Pres. Trump's proposed budget cuts funding for early earthquake warning systems

WASHINGTON, D.C. — Western Washington residents, and particularly those in the Seattle area, have long been concerned about "the big one" -- where, when and how severe, an earthquake will be once it hits.

With the recent "swarm" of earthquakes that registered in the Bremerton area and vivid memories of the 2001 Nisqually earthquake, many area residents may be disheartened to learn that President Trump's proposed budget for the year ending 2018 does not include funding for early earthquake warning systems.

Scientists have been hoping to build early warning systems that could eventually send earthquake alerts to the public via smartphones.

The Los Angeles Times reports that the budget would eliminate federal funding for an earthquake early warning system that is being developed for California and the rest of the West Coast. The proposed budget also eliminates funding of tsunami monitoring stations and next-generation weather forecasting systems.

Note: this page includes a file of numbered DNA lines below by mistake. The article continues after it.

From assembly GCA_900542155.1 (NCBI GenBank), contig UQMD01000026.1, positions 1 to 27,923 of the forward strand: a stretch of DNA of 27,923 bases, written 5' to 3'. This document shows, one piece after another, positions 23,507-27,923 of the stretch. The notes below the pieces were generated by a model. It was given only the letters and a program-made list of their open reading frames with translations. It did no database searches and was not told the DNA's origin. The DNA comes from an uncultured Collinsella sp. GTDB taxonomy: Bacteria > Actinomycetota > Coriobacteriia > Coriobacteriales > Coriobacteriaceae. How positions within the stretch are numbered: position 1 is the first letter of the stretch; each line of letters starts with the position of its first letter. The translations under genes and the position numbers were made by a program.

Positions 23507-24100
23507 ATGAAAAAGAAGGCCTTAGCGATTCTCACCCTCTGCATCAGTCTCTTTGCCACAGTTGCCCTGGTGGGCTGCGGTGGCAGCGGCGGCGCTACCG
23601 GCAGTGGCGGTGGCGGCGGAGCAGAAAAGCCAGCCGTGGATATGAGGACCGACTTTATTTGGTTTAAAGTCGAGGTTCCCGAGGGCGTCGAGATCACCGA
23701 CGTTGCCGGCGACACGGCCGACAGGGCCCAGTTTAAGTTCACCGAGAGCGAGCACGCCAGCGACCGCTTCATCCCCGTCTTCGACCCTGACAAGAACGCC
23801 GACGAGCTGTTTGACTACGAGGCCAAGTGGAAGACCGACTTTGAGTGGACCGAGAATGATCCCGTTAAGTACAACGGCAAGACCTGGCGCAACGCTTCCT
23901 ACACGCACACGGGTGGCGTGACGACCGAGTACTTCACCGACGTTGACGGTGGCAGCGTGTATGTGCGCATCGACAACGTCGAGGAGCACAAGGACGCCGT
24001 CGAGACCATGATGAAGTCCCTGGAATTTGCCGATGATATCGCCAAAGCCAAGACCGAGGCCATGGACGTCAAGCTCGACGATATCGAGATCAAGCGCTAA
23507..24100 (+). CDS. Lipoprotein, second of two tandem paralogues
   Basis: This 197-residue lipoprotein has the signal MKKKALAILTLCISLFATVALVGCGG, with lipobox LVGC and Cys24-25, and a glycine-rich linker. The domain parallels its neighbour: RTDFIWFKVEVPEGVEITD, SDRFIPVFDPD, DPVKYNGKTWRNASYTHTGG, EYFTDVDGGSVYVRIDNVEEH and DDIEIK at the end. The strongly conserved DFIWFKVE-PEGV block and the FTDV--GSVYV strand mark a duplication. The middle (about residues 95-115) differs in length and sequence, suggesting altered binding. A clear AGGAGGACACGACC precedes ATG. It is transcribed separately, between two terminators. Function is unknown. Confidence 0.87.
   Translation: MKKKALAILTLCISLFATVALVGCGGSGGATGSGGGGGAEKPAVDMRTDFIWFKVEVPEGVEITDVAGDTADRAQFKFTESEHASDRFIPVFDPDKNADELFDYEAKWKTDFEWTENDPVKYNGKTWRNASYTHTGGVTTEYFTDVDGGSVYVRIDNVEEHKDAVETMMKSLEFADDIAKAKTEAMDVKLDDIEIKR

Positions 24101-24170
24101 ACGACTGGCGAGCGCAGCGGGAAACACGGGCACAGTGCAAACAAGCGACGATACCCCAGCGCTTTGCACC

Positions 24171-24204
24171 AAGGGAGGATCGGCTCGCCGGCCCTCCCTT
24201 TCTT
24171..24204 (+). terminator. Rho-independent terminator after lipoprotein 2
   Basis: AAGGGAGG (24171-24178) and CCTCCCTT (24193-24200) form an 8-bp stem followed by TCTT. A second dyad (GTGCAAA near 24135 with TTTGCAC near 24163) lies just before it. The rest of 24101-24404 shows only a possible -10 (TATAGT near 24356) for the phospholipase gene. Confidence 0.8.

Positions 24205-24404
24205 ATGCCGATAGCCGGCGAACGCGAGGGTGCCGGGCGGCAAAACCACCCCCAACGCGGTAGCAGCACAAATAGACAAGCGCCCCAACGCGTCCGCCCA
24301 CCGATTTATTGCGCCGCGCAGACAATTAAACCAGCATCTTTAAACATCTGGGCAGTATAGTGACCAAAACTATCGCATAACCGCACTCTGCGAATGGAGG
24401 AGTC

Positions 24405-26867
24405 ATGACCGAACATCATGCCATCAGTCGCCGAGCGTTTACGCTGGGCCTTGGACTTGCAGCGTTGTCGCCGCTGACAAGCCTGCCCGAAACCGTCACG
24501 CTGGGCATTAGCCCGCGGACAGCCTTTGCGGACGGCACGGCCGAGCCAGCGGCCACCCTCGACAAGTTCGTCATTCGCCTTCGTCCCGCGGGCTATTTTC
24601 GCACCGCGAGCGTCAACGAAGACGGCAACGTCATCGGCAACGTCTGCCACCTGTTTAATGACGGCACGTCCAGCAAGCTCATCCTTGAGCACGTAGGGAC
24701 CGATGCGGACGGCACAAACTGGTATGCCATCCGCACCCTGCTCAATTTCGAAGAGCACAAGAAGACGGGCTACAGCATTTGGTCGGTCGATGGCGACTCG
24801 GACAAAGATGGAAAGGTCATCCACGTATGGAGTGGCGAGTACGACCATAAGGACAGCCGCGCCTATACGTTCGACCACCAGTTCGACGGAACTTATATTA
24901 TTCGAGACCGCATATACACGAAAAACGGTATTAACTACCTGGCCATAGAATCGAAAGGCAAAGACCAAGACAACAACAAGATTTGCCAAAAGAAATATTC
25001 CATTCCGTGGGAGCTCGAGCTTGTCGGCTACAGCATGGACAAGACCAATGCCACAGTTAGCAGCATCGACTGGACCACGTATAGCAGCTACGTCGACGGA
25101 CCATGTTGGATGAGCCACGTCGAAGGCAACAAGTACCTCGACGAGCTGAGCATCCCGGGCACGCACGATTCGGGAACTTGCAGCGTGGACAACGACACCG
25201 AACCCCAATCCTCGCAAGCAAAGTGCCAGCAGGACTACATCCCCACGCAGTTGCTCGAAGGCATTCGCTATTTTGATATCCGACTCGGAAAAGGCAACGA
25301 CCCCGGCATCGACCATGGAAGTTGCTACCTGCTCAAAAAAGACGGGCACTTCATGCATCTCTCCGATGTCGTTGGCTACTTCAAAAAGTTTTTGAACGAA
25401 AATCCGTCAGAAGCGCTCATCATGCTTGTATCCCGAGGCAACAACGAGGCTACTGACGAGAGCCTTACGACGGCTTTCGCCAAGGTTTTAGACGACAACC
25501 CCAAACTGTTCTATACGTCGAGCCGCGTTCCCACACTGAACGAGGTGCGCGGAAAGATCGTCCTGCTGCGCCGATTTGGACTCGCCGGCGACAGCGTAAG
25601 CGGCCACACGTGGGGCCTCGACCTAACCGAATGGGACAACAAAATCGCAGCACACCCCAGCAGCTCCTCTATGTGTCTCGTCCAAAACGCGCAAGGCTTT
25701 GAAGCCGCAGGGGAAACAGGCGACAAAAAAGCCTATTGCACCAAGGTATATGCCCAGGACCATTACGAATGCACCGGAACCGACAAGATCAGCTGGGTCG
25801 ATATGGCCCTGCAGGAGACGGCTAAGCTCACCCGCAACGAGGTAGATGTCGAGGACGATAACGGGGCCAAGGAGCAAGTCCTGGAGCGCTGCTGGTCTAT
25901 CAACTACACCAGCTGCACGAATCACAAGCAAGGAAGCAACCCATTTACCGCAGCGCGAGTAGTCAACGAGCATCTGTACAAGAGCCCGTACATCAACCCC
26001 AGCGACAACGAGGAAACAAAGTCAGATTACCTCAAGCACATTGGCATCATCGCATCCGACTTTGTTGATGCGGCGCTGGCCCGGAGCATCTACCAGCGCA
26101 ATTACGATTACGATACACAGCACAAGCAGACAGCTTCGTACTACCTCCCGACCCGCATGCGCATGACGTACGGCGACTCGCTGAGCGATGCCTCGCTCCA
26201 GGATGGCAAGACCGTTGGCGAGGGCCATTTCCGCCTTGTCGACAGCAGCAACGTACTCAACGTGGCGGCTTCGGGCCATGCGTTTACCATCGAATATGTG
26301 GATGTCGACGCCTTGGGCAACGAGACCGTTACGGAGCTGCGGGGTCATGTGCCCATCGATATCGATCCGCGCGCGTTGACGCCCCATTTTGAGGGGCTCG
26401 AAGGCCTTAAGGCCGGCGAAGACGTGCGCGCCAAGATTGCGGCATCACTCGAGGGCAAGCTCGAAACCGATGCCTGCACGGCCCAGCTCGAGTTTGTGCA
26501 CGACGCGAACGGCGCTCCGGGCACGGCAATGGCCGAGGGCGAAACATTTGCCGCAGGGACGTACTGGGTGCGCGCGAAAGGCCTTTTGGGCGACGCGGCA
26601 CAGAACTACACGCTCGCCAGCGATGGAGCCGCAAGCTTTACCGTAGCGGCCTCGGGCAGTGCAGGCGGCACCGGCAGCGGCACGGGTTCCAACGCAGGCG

In April The Pacific Northwest Seismic Network (PNSN) announced the rollout of a new version of the earthquake early warning (EEW) system called ShakeAlert, which is fully integrated across the entire West Coast.

“Federal investment in science matters,” U.S. representative Derek Kilmer said at the time.

If the president's budget is passed, the future of implementing, and expanding, these programs is in jeopardy.

"It probably would kill the early warning system if we thought there were no more funding coming from the U.S. Geological Survey," John Vidale, director of the Pacific Northwest Seismic Network and a seismology professor at the University of Washington, told the LA Times.

“The money we’ve received is essential,” he added.

EEW detects and measures earthquakes fast enough that warning can be given before the strongest shaking arrives, providing seconds to minutes to prepare, PNSN reports. Earthquake early warning is being implemented in a number of locations worldwide.

PNSN said the 2011 Tohuku Earthquake demonstrated some of the advantages of such as system as the quake was recognized as serious within 30 seconds of its start offshore. Tokyo residents had approximately 30 seconds warning that an earthquake was happening and cell phone alarms warned millions of people when large aftershocks were likely to hit.